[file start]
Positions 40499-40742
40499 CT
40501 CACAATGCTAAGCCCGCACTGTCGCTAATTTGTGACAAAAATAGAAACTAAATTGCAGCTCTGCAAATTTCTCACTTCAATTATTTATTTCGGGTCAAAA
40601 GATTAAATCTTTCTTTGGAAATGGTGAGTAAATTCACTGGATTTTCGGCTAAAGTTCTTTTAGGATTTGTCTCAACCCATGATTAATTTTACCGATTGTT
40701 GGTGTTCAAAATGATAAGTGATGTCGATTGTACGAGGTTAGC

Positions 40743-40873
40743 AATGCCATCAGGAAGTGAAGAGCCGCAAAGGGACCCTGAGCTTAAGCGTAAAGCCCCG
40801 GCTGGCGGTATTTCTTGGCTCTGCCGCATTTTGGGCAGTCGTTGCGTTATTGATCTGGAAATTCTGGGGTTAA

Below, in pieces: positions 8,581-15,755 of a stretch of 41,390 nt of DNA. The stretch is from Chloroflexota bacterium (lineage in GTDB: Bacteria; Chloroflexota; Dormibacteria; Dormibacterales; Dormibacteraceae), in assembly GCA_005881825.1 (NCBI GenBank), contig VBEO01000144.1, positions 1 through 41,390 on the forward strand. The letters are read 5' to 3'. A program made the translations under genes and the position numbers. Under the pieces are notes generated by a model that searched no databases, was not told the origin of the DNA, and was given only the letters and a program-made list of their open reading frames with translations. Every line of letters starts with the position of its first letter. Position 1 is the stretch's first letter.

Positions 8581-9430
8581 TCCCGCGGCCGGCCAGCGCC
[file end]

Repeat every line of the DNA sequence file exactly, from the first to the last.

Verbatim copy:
Positions 40499-40742
40499 CT
40501 CACAATGCTAAGCCCGCACTGTCGCTAATTTGTGACAAAAATAGAAACTAAATTGCAGCTCTGCAAATTTCTCACTTCAATTATTTATTTCGGGTCAAAA
40601 GATTAAATCTTTCTTTGGAAATGGTGAGTAAATTCACTGGATTTTCGGCTAAAGTTCTTTTAGGATTTGTCTCAACCCATGATTAATTTTACCGATTGTT
40701 GGTGTTCAAAATGATAAGTGATGTCGATTGTACGAGGTTAGC

Positions 40743-40873
40743 AATGCCATCAGGAAGTGAAGAGCCGCAAAGGGACCCTGAGCTTAAGCGTAAAGCCCCG
40801 GCTGGCGGTATTTCTTGGCTCTGCCGCATTTTGGGCAGTCGTTGCGTTATTGATCTGGAAATTCTGGGGTTAA

Below, in pieces: positions 8,581-15,755 of a stretch of 41,390 nt of DNA. The stretch is from Chloroflexota bacterium (lineage in GTDB: Bacteria; Chloroflexota; Dormibacteria; Dormibacterales; Dormibacteraceae), in assembly GCA_005881825.1 (NCBI GenBank), contig VBEO01000144.1, positions 1 through 41,390 on the forward strand. The letters are read 5' to 3'. A program made the translations under genes and the position numbers. Under the pieces are notes generated by a model that searched no databases, was not told the origin of the DNA, and was given only the letters and a program-made list of their open reading frames with translations. Every line of letters starts with the position of its first letter. Position 1 is the stretch's first letter.

Positions 8581-9430
8581 TCCCGCGGCCGGCCAGCGCC